About This ProjectThere are few new options for cancer treatment. One class of biomolecules recently being explored is microRNA (miRNA). These are small molecules that control many cell functions. While miRNA function is understood, methods for therapy aren’t available – with effective miRNA delivery being the limiting factor to using it for cancer therapy. This research aims to develop tools to deliver miRNA to cancer (and other diseases).
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What is the context of this research?
MiRNA is one of several non-coding RNA sequences that act as post-transcriptional regulators of protein synthesis. Although a host of strategies for miRNA modulation have been designed, two general ideas have predominated: miRNA supplementation and miRNA inhibition. In miRNA supplementation, miRNAs can be delivered directly to promote the degradation of target mRNAs reducing the proteins produced. Alternatively, anti-miRNAs can be delivered to reduce the capacity of miRNAs to degrade the target mRNAs thus increasing the proteins produced. Many of the themes investigated for gene therapy, antisense delivery, and siRNA delivery will have applicability toward miRNA, but the single-stranded nature of miRNA and subcellular localization may yield differences from these systems.
What is the significance of this project?
The significant remaining problem with miRNA therapy development is the selective and efficient delivery of the miRNA. We will focus our efforts on understanding the molecular interactions between RNA and nanotechnologies to efficiently protect the RNA in the body while releasing the active molecules only in the presence of active disease. We will examine the fundamental molecular interactions of RNA and proteins and mimic these interactions to design systems that allow the goals of protection and release.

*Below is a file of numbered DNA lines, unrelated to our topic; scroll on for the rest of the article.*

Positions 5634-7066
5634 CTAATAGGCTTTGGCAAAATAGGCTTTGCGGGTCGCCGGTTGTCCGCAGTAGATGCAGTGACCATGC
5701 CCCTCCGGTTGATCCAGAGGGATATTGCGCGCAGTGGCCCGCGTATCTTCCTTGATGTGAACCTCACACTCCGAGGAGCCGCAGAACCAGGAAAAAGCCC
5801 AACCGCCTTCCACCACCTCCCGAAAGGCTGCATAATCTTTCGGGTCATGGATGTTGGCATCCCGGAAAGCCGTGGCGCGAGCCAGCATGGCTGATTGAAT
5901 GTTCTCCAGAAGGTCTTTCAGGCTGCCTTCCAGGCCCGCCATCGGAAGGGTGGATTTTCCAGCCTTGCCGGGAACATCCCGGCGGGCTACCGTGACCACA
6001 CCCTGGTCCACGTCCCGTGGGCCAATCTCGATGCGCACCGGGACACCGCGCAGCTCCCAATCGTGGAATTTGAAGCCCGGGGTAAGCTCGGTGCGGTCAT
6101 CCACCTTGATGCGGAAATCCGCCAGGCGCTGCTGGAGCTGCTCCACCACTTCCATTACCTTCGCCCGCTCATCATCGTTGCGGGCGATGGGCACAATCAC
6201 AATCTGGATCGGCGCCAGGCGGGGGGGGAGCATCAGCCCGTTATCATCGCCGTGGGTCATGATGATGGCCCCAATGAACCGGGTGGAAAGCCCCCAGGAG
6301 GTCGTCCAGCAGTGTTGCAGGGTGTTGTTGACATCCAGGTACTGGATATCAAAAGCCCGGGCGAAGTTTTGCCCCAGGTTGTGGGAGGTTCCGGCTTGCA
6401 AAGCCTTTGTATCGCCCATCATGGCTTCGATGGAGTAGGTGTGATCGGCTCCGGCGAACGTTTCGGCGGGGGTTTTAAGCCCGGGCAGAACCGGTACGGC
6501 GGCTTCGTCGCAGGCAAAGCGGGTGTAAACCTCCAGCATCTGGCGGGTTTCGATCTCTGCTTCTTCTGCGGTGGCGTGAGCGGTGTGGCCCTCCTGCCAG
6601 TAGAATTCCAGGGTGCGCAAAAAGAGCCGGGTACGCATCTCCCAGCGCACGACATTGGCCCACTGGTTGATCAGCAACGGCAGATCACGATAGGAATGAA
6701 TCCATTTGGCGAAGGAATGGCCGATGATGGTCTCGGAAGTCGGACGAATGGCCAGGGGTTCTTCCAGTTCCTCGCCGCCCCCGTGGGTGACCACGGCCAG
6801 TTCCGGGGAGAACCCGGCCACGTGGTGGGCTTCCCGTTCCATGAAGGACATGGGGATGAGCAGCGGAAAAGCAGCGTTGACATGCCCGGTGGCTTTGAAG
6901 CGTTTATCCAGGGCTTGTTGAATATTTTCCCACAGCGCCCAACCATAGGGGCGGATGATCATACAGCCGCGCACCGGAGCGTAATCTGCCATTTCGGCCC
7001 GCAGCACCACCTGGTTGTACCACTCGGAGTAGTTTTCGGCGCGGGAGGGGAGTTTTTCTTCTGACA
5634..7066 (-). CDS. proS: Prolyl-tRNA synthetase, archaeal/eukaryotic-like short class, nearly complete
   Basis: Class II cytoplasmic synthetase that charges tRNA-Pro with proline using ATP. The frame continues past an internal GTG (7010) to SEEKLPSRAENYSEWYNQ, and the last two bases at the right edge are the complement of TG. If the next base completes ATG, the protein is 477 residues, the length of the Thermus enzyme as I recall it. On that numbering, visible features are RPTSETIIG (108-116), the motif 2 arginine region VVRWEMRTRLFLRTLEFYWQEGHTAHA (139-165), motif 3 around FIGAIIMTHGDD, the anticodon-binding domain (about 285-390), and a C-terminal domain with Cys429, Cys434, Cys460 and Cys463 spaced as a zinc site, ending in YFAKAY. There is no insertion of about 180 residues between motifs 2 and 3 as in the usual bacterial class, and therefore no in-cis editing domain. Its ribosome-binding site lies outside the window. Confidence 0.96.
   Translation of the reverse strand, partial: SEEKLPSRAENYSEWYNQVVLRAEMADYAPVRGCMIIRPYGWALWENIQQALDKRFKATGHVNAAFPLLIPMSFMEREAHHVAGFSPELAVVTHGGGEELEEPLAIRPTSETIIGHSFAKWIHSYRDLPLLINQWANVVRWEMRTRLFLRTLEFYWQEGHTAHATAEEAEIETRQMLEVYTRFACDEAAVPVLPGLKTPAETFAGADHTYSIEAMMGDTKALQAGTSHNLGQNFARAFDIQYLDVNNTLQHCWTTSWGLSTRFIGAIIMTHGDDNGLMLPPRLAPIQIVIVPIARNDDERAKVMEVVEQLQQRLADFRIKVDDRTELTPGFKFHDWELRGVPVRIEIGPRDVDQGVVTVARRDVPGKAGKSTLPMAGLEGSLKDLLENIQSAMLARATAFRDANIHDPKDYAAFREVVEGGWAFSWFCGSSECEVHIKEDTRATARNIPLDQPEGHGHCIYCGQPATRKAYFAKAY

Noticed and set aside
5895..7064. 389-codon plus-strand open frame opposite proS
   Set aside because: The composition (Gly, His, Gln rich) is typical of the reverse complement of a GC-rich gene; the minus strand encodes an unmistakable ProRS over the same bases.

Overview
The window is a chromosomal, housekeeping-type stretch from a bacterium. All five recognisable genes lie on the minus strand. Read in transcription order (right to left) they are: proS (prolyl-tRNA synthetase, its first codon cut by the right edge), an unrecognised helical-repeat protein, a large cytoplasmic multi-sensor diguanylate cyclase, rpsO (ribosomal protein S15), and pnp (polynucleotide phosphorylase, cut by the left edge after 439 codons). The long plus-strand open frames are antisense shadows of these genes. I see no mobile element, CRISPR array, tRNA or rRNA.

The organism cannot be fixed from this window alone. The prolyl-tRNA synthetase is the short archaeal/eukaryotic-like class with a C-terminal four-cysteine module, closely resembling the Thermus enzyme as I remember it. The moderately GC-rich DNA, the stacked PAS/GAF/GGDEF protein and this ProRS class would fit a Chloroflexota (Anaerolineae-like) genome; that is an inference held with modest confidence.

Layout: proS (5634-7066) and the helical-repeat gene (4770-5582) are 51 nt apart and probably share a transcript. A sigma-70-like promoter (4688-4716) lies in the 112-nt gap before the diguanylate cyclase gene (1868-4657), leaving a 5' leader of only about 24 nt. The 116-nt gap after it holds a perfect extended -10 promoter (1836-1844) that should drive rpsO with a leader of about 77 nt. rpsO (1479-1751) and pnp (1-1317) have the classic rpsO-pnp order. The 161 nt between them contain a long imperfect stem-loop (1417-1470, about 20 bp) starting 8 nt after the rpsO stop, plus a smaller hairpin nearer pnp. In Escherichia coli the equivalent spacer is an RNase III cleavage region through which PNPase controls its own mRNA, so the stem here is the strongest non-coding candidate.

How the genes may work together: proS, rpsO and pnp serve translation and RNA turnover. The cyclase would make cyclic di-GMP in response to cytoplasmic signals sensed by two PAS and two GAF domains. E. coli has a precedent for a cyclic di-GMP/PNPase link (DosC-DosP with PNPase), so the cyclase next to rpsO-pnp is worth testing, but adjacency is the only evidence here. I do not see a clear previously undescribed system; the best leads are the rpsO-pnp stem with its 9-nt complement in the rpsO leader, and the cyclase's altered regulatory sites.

What are the goals of the project?
Our immediate goals are to:
1) use biophysical analysis to understand the interactions between RNA strands (single and double stranded) and protein-based carriers,
2) use this information from 1 to improve the design and confirm the activity of the miRNAs when delivered in a model of vascularization (Chicken Eggs), and
3) confirm the activity and local accumulation of miRNAs in mouse models of cancer.
This project was submitted to a national funding agency and deemed to be in the upper 12% of research, but this was not good enough for funding the project. We will use the funding from this project to obtain the data that should allow us to obtain the significant funding needed to do proof of concept and preclinical testing of our delivery system.
Our goals of the project are to gain proof-of-concept that our materials science and engineering approach to delivery of miRNA will eradicate cancer. We have successfully completed non-animal tests, but this is only the first of many steps. Simply put, we are asking for funds to do the necessary animal tests that will show that the materials we’ve created will enter cancer cells and stop their uncontrolled growth. Our experiments are also designed to let us better understand the interactions between the materials and miRNA so that we can better design drug delivery systems in the future.
The biochemicals (miRNA and proteins needed to test the activity) are relatively expensive. The major expense is the animal purchase and housing while the cancer grows (or hopefully doesn't grow!). The requested funds will cover the initial proof of concept.